Wednesday, June 6, 2018

NIV Wonders of Creation Holy Bible {a BookLook Blogger review}


When I saw the NIV Wonders of Creation Holy Bible I knew I had to get it.  Coloring pages and a NIV Bible?  My daughter was going to love it!

The publisher's describe it like this:
The NIV Wonders of Creation Holy Bible explores the wonders of our created world though detailed black-and-white illustrations—each one ready to be filled with the hues of your imagination. From amazing Eden-esque gardens to the creatures God made, this Bible features over 50 ready-to-color pages alongside the full text of the New International Version (NIV) translation. 
I was absolutely correct.  Trina loves it.

This is a hardcover book, and the coloring pages are the primary feature to it.  Trina mostly has used colored pencils for coloring, as that is what she prefers.  This one is her favorite, though she isn't quite done.


She tried using markers as well, just to see how that worked.  I asked her if they bled through, and she said that "they work just fine as long as you don't do anything stupid like hold a marker on the page for a long time."

She loves the variety of pictures included, and verses that are included on so many of them.

Disclosure of Material Connection: I received this book free from the publisher through the BookLook Bloggers book review bloggers program. I was not required to write a positive review. The opinions I have expressed are my own. I am disclosing this in accordance with the Federal Trade Commission’s 16 CFR, Part 255: “Guides Concerning the Use of Endorsements and Testimonials in Advertising.”

Monday, April 30, 2018

Corrie ten Boom {a Homeschool Review Crew review}

We have been reading the Christian Heroes: Then & Now series for a lot of years in our home. Janet & Geoff Benge write these biographies in a compelling way for young (and not-so-young) readers, and we love going through them. Corrie ten Boom: Keeper of the Angels’ Den is our most recent title, and I was thrilled to receive the Study Guide for this review.

William, my high school senior, has been studying 20th Century History this year, and one of the books he was assigned to read was The Hiding Place by Corrie ten Boom. It was during that time that this review for YWAM Publishing  came up. There are so many great people that we could study, but I really wanted to have everyone involved in learning about Corrie.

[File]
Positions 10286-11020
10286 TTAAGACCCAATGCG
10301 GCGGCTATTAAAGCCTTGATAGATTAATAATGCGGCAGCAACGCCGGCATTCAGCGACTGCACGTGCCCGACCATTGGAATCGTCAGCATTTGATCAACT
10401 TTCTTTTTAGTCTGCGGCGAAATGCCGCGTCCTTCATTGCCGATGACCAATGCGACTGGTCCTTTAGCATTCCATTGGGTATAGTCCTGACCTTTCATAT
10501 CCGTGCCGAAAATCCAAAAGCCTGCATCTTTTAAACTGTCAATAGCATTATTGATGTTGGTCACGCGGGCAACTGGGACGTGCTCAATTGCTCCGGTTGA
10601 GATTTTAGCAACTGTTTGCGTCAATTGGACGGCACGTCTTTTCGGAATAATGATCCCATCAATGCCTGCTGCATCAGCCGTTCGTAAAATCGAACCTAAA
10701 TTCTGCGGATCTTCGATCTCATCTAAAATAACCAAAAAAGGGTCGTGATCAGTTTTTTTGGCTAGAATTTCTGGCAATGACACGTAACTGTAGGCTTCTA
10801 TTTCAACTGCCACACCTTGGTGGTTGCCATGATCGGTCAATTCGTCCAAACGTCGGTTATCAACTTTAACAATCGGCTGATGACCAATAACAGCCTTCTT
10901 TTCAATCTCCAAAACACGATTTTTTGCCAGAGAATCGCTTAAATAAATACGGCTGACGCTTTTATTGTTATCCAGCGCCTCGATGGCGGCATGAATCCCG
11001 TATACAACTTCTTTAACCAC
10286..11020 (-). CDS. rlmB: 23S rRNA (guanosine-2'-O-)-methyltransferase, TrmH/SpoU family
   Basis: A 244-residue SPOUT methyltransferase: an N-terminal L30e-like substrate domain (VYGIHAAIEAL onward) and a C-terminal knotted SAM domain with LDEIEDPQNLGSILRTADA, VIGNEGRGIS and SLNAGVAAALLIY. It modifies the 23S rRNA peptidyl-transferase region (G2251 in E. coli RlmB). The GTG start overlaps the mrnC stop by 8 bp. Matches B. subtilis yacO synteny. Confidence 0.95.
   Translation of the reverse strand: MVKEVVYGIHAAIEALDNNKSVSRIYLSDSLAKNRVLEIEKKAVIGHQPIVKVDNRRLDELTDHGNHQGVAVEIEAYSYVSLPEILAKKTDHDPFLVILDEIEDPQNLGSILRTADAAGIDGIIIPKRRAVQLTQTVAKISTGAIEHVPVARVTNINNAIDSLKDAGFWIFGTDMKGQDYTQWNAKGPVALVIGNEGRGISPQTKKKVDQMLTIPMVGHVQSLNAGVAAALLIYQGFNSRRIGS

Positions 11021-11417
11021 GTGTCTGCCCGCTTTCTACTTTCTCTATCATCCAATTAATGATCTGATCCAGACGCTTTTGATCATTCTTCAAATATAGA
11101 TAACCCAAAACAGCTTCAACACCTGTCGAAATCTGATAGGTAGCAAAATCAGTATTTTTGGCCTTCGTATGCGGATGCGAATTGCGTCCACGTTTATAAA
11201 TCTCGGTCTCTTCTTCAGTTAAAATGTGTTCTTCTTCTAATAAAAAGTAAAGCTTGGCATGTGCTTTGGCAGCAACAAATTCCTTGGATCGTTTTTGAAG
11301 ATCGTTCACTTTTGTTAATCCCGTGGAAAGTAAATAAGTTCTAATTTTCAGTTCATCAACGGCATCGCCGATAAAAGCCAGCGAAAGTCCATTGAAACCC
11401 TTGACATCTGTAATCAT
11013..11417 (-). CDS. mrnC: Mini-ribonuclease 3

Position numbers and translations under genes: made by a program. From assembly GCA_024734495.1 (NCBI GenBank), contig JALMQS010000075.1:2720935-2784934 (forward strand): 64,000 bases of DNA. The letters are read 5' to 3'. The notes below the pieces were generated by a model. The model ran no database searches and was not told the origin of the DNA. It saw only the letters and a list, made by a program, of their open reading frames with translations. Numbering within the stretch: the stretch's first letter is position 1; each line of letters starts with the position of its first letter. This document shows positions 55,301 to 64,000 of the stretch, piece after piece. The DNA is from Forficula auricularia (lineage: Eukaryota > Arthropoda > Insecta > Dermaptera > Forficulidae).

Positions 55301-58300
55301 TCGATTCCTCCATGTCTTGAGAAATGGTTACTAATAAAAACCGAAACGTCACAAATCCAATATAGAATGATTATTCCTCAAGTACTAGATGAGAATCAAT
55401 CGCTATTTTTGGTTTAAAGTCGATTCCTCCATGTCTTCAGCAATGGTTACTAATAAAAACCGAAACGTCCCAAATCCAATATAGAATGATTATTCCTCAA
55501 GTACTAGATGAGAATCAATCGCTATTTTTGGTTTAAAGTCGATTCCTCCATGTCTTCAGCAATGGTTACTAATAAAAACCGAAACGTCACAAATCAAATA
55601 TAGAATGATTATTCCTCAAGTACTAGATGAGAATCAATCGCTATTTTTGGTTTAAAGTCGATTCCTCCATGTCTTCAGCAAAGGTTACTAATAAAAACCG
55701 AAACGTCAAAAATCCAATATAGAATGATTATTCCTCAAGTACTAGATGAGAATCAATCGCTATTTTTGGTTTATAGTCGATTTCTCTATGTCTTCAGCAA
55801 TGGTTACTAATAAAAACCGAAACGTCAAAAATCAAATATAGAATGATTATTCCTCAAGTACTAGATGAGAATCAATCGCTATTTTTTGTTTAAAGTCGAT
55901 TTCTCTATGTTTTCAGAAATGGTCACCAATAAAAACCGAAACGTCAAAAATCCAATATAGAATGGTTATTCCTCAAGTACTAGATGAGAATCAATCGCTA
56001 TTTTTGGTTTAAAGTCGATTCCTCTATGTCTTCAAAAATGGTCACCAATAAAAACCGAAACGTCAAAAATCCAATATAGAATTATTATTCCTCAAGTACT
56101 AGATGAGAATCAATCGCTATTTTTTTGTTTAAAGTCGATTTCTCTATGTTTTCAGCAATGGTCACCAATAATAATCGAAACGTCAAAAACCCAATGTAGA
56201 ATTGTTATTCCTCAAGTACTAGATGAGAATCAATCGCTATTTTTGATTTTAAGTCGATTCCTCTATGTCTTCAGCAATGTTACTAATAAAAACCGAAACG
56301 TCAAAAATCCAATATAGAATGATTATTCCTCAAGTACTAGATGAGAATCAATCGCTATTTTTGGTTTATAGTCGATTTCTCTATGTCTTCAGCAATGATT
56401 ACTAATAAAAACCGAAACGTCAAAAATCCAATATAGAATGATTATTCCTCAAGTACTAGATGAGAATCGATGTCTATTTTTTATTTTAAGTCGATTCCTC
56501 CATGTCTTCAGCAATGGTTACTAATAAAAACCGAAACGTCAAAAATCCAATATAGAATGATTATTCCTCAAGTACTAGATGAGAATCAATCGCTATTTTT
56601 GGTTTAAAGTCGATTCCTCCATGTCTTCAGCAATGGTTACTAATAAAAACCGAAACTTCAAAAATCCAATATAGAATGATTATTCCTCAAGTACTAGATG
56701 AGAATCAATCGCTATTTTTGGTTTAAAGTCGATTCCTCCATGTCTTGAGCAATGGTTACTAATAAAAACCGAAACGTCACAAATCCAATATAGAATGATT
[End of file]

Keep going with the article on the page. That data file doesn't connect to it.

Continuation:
We own this book as both a paperback and an audiobook, so we chose to listen to it. Initially, we would listen to one chapter a day and answer the questions in the study guide. It didn’t take too long before everyone was begging for “one more chapter, Mom” and I was happy to comply.

Each chapter has six questions. The first four are fairly straightforward and we didn’t always use all of them. One is a vocabulary question, one is a fact-based question, and two are basic reading comprehension. The final two questions are what we usually focused on. Chapter Three, for instance, had two questions that really generated incredible conversation:

5. Corrie told the Gestapo officer collecting the radios that they had only one at the Beje. Do you think she was justified in telling a lie? Why or why not?
6. Betsie prayed for the German bomber pilots. Do you think your own reaction would have been more similar to Betsie’s or Corrie’s? Use examples from your own life to support your answer.

The study guide contains more than just questions for each chapter. We also discussed some of the questions they suggest for essays, though I did not assign any writing. There are creative writing suggestions, project suggestions, and more. There are a bunch of mapping activities, and many great suggestions for further research. If I wasn’t trying to wrap up the year with my soon-to-be-graduate, we would undoubtedly have dug into some more of those activities.

One thing we did was to find other resources suggested in the guide. We watched The Hiding Place and Return to the Hiding Place, and we watched a travel documentary about Holland. We read Number the Stars and are about to start When Hitler Stole Pink Rabbit. We also bought tulips. Even my boys appreciated those.

Richard, my 14-year-old, commented to me this evening in the car about how much he enjoys the series. “They always give a lot of information, so you truly learn about the real people, but they keep the action going. These books are always paced so well, so you don’t lose interest.”

One thing I have always noted is that they do a very good job of ending chapters so that you are eager to find out what happens next.

Trina, age 12, told me that Corrie ten Boom is now her second favorite Heroes book. Her favorite is Lilian Trasher. Richard was quick to point out that his favorite is Nate Saint.